I came across these two words, "Shared Sovereignty" and "Indivisible Sovereignty" in the book I was reading: From Plassey to Partition and After A History of Modern India. I will quote the paragraph:

Ayesha Jalal argues, "required a political arrangement capable of accommodating cultural differences." They looked for "shared sovereignty"; they were not against a united India but contested Congress's aim to indivisible sovereignty.

What is the difference between Shared Sovereignty and Indivisible Sovereignty?


Shared Sovereignty is letting foreign powers control aspects of your government:

Shared sovereignty would involve the engagement of external actors in some of the domestic authority structures of the target state for an indefinite period of time. Such arrangements would be legitimated by agreements signed by recognized national authorities. National actors would use their international legal sovereignty to enter into agreements that would compromise their Westphalian/Vattelian sovereignty with the goal of improving domestic sovereignty. One core element of sovereignty, the ability to enter into voluntary international agreements, would be preserved, while at the same time another core element, the principle of autonomy, would be ceded.37

The same source gives a couple of concrete examples of this, of which I have chosen one:

At the end of the nineteenth century, shared sovereignty arrangements were created in several countries in the area of finance. The Ottoman Empire and Greece offer two examples. The Empire entered international capital markets in the 1850s and, after several additional loans, found itself unable to meet its external obligations in 1875. In 1881, the Ottomans agreed to create the Council of the Public Debt. The members of the council--one each from Germany, Austria, Italy, and the Ottoman Empire itself, and one from Britain and Holland together-were selected by foreign creditors. The Council was given control over several specific sources of revenue including the salt and tobacco monopolies, the stamp tax, and the spirits tax.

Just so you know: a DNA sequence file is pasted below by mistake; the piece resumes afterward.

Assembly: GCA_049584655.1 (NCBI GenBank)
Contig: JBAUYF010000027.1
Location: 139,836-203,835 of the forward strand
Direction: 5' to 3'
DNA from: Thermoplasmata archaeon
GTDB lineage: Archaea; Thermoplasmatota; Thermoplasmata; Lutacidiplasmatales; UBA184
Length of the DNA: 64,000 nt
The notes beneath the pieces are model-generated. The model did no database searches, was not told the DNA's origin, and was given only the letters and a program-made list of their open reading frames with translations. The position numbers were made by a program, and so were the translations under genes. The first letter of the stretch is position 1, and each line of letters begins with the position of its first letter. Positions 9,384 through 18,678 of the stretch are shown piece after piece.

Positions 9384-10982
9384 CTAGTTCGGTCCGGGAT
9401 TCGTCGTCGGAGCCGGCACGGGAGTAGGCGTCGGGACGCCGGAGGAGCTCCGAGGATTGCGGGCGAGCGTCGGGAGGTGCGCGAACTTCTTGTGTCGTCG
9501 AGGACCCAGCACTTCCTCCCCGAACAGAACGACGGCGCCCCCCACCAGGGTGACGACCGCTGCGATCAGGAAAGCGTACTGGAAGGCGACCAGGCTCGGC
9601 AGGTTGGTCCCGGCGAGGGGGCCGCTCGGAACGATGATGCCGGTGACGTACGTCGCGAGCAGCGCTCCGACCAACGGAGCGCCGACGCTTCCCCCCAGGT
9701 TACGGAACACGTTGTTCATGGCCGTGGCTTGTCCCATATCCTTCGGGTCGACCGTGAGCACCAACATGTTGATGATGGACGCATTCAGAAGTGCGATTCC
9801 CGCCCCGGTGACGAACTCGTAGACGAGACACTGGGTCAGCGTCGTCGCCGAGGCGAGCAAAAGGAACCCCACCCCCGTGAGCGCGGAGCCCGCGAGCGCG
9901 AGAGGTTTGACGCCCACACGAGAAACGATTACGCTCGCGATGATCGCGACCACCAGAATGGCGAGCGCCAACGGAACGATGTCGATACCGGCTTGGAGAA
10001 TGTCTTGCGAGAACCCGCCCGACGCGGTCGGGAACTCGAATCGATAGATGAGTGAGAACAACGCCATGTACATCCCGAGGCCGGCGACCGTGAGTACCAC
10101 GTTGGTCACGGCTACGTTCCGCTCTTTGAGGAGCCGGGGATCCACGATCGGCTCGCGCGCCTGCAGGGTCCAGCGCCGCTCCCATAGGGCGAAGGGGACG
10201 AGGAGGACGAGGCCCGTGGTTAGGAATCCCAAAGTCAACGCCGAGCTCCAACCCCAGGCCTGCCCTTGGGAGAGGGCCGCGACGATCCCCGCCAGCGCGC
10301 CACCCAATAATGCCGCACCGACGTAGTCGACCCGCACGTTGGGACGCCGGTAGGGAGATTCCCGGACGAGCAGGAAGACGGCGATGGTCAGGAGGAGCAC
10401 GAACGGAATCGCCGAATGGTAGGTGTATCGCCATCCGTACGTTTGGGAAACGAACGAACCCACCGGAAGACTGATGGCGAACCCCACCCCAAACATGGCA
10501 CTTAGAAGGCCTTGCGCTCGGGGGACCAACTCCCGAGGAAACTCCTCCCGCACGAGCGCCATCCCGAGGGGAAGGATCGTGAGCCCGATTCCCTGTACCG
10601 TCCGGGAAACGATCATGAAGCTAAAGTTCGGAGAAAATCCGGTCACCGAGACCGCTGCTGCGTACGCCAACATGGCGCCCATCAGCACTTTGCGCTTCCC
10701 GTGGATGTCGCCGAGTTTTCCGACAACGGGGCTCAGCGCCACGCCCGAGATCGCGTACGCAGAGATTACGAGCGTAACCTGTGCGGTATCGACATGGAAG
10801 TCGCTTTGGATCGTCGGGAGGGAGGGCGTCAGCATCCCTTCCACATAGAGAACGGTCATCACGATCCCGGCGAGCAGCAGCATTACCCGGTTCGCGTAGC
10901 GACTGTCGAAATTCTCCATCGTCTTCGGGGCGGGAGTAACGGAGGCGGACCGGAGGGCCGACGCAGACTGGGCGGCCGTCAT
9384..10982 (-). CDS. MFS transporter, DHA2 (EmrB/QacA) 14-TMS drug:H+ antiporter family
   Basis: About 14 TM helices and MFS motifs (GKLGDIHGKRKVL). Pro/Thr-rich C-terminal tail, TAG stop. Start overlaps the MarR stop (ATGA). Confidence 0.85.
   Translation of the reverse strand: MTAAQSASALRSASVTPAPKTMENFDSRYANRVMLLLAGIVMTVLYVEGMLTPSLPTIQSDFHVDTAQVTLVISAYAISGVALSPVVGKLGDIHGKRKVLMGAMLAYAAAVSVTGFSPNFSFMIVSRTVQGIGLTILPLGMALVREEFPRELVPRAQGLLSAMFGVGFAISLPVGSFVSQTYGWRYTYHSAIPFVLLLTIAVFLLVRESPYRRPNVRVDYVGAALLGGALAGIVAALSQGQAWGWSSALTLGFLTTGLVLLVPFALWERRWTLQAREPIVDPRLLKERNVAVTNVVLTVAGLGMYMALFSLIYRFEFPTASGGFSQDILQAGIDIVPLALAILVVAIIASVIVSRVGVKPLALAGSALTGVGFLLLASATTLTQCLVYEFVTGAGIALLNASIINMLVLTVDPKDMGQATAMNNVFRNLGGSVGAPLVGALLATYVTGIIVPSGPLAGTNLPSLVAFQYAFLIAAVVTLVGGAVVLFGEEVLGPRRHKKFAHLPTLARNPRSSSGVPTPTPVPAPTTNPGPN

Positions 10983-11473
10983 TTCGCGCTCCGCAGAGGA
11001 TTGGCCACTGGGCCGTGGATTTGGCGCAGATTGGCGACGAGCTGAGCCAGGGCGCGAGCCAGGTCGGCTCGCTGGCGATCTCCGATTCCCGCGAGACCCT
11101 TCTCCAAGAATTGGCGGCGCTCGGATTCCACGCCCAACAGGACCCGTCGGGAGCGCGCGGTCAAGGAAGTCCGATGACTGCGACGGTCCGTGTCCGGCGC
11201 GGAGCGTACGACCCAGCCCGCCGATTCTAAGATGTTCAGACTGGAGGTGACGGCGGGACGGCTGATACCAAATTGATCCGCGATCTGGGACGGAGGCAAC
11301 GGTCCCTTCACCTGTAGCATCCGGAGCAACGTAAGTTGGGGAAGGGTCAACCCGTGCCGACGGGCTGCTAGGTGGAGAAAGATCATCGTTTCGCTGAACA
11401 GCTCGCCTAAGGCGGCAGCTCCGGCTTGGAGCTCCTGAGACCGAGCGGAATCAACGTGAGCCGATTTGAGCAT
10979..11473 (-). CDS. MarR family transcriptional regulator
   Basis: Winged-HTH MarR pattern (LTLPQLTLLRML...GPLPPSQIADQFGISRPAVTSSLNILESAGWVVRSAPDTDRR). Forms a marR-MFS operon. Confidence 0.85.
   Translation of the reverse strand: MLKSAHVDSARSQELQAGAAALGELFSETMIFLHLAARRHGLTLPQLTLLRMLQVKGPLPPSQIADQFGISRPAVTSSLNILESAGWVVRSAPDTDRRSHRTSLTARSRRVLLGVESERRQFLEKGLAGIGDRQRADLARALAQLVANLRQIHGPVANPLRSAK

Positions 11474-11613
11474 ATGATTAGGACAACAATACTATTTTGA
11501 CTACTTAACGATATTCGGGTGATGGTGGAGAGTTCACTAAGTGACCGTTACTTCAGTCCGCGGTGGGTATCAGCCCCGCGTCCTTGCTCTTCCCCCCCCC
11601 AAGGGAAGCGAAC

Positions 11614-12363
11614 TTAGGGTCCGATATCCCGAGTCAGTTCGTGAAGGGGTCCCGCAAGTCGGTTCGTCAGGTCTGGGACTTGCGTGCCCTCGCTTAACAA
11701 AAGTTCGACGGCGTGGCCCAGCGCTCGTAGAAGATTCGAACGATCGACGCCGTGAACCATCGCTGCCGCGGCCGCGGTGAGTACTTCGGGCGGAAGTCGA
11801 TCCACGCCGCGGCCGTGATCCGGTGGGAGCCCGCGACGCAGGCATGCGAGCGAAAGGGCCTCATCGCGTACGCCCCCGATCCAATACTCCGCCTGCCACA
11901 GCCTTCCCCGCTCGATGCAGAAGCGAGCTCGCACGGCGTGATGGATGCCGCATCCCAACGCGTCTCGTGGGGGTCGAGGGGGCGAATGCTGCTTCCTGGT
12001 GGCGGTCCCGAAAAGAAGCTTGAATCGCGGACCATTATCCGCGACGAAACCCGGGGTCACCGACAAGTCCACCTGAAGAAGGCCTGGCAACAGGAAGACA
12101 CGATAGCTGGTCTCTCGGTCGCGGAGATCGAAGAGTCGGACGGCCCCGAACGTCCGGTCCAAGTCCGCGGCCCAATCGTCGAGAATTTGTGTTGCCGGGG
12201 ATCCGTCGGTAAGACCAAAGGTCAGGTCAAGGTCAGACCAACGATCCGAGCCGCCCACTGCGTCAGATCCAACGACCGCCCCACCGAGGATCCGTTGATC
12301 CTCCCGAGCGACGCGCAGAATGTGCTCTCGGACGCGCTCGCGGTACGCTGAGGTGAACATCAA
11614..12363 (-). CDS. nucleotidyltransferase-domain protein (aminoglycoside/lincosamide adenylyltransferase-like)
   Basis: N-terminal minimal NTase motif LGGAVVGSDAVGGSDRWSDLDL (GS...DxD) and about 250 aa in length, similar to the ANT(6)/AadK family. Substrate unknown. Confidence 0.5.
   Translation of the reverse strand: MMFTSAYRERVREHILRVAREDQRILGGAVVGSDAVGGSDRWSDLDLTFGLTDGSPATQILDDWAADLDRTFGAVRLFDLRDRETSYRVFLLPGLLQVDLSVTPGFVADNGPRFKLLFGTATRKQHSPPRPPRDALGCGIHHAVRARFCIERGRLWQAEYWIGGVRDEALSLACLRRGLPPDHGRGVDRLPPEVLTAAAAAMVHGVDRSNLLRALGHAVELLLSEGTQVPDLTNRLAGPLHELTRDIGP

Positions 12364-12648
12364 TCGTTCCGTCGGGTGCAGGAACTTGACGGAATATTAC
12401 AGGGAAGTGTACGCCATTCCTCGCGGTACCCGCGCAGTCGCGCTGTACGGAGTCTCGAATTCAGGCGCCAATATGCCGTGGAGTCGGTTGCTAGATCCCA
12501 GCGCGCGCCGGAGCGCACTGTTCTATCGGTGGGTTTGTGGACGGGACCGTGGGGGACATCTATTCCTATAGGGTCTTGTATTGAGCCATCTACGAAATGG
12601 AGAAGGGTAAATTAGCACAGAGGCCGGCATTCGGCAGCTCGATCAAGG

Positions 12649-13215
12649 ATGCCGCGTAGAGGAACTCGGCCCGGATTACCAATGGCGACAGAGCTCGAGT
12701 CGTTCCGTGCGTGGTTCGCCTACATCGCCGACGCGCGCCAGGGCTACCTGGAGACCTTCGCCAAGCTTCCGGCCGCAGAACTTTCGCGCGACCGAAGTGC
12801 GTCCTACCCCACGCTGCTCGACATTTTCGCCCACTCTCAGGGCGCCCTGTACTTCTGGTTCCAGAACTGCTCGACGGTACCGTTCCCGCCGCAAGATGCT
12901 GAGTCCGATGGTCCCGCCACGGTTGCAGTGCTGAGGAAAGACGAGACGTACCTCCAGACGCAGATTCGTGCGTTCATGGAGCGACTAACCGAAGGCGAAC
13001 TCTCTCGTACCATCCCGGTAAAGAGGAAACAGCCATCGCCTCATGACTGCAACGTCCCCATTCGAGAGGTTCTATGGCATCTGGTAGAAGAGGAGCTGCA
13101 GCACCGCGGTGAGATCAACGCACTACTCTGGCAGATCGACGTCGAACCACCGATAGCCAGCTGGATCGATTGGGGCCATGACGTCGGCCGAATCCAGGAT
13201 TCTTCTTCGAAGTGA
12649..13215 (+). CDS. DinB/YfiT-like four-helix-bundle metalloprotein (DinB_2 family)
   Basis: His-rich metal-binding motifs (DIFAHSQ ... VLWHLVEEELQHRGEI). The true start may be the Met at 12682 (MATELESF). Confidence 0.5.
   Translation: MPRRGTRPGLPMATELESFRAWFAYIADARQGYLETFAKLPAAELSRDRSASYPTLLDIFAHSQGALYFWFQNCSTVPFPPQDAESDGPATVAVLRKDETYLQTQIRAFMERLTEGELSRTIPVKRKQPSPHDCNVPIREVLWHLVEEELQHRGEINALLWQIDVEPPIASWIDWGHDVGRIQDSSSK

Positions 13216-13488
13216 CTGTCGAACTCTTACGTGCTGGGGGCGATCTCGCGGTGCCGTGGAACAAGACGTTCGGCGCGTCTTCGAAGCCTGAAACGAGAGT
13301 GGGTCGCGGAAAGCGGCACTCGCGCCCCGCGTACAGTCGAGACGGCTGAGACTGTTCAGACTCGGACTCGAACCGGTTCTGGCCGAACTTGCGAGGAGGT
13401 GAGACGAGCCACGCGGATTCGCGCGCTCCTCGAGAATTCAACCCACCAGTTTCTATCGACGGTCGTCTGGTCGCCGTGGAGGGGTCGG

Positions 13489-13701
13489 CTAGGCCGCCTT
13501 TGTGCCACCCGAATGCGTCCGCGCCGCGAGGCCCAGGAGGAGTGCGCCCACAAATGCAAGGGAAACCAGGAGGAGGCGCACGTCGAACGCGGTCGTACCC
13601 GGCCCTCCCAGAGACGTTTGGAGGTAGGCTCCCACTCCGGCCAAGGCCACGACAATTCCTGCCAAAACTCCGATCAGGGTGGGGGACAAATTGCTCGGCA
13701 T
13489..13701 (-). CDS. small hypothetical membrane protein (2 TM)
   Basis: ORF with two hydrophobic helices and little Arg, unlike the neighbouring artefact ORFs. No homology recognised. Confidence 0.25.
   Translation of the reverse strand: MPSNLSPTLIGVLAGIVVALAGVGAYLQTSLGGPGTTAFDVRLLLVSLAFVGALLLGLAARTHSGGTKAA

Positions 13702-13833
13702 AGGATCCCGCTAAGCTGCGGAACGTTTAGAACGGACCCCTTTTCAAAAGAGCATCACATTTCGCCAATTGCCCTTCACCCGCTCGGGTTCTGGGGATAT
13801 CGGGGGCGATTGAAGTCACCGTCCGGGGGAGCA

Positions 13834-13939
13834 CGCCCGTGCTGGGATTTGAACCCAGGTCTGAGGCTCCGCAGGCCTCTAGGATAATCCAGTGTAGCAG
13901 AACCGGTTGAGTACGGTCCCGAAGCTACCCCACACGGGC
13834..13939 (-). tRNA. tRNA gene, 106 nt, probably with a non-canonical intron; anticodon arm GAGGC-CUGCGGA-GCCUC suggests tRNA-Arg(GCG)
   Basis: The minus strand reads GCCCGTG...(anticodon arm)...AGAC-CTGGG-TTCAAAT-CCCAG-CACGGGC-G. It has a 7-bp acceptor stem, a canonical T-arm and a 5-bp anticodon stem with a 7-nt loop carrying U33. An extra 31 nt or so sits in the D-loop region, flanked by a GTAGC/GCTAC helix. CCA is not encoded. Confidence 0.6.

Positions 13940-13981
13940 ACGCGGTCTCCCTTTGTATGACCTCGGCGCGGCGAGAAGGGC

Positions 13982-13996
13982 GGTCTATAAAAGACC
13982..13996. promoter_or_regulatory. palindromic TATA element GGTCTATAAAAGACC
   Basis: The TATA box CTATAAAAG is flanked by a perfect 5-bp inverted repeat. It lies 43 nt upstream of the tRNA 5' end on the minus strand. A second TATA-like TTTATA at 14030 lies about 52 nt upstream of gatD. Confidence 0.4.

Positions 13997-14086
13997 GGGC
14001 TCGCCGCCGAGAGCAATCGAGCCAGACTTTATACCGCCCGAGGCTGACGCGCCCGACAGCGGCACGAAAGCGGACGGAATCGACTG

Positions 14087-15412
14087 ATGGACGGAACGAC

You can see here, the Ottoman Empire gave up some of its power to foreign authorities, though retained certain privileges.

Indivisible Sovereignty, on the other hand, is almost the opposite:

As Hans J. Morgenthau once stated this point, “sovereignty over the same territory cannot reside simultaneously in two different authorities, that is, sovereignty is indivisible.”1 Sovereignty cannot be divided without ceasing to be sovereignty proper, and precisely this quality of being indivisible distinguishes sovereign authority from other forms of political power. Dividing sovereignty between two or more authorities within a given state would therefore be to dissolve that state into parts. The indivisibility of sovereignty is thus a necessary condition of the unity of the state.

So, the idea here seems to be that if you give some of your authority to someone else, you are no longer truly sovereign. Indivisible Sovereignty is the idea that two parties cannot simultaneously control a territory/population without sovereignty ceasing to exist.

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